Shell announces results from historic Starship cross-country trip

Oil and lubricants giant, Shell has announced the results from the maiden voyage of its next generation Shell Airflow Starship. The coast-to-coast journey, commenced in San Diego, California and ended, nearly 4,000 kilometres later, in Jacksonville, Florida.

Carrying a payload of 18 tonnes in cleaned reef materials for an offshore reef, the hyper-fuel efficient class 8 tractor trailer, achieved, according to Shell, 68.9 tonne-kilometres per litre in freight tonne efficiency (FTE), bettering, by two and half times the Northern American average, which is 29.8 FTE.

The encouraging statistical results for Shell and its partner Airflow Truck Company were confirmed via on board telematics by independent third party the North American Council for Freight Efficiency (NACFE). In gauged fuel burn, the Starship achieved an average of 3.8 kilometres per litre in fuel economy. The US average is 2.7 kilometres per litre.

The prototype truck, which encountered heavy rains, unscheduled stops and battled conditions from a tropical storm in the Gulf of Mexico, as noted by Shell in a statement, attained at its best a fuel efficiency of 4.2 kilometres per litre.

The goal of Starship Initiative, said Robert Mainwaring, Technology Manager for Innovation, Shell Lubricants, was to challenge the trucking industry and further the conversation by working with AirFlow Truck Company and other manufacturers.

“Through this road trip, we tested the Starship truck, using technologies available today, to provide insight into how trucking fleets and owner-operators could reduce fuel use and emissions as they haul heavy loads,” said Mainwaring.

“This includes optimised aerodynamics, drivetrain and operational efficiencies, and low viscosity lubricants.”

The total weight of truck and cargo was measured at about 33.1 tonnes. Mike Roeth, Executive Director, NACFE, said Shell refused to take an easier option of a lighter payload in the interest of achieving best-case results.

“They carried a much heavier load than many average truckers on the road carry, travelled a longer route in an uncontrolled environment with a variety of technologies not tested in these real-world conditions,” said Roeth.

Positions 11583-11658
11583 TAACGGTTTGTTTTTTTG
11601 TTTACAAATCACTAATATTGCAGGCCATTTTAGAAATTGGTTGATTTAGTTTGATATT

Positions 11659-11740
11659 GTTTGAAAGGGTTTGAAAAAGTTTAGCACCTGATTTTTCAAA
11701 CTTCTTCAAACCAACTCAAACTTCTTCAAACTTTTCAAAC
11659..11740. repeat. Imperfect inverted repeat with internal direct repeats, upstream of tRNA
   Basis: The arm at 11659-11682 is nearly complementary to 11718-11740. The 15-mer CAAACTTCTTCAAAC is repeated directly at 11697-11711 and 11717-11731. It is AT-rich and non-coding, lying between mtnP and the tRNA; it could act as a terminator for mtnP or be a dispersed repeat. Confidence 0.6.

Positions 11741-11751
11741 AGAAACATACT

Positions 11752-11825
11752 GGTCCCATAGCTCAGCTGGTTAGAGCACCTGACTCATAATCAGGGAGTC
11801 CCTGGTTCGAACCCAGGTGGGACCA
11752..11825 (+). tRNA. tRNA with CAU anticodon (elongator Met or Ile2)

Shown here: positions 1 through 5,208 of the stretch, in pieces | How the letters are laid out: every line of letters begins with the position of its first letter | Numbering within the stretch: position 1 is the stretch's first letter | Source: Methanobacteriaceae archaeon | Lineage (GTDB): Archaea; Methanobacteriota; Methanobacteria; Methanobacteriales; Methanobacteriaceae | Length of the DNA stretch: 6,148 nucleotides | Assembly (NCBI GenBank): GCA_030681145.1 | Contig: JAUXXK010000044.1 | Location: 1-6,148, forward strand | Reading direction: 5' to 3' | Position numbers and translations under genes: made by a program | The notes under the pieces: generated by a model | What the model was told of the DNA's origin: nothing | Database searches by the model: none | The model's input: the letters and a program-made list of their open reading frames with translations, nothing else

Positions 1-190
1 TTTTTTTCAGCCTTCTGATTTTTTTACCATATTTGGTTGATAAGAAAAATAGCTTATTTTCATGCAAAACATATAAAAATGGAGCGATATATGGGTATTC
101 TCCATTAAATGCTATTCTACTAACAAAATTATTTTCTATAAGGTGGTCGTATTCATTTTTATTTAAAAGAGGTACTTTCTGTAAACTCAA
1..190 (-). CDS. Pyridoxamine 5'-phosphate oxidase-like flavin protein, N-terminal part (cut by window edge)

“For us, it was a rewarding opportunity to see the truck move from an idea on paper, and to have travelled with the team on the road to help verify the run results.”

Designed specifically to optimise energy, the Starship features a bespoke shape to assist with aerodynamics such as reducing air drag, one of the main factors in fuel usage. The diesel engine uses a purpose-built grille with controlled shutters for cooling. In addition there is a hybrid-electric axle system, custom automatic tyre inflation system and a 5000-watt solar array for storing power to normal electronic components.

The journey also afforded Shell with the opportunity to test new products prior to their introduction to market. ShellROTELLA T6 Ultra 5W-30 Full Synthetic engine oil was evaluated in conjunction with a Cummins X-15 Efficiency engine.

Mainwaring said the test results were the first step in an ongoing process that would yield further improvements.

“We’ll move forward to apply learnings from this test run and implement additional technologies on the truck for future testing,” he said.

“While it would be easy to say the Starship Initiative has been very successful, we know there is more we can do to continue to drive the industry dialogue in the future.”

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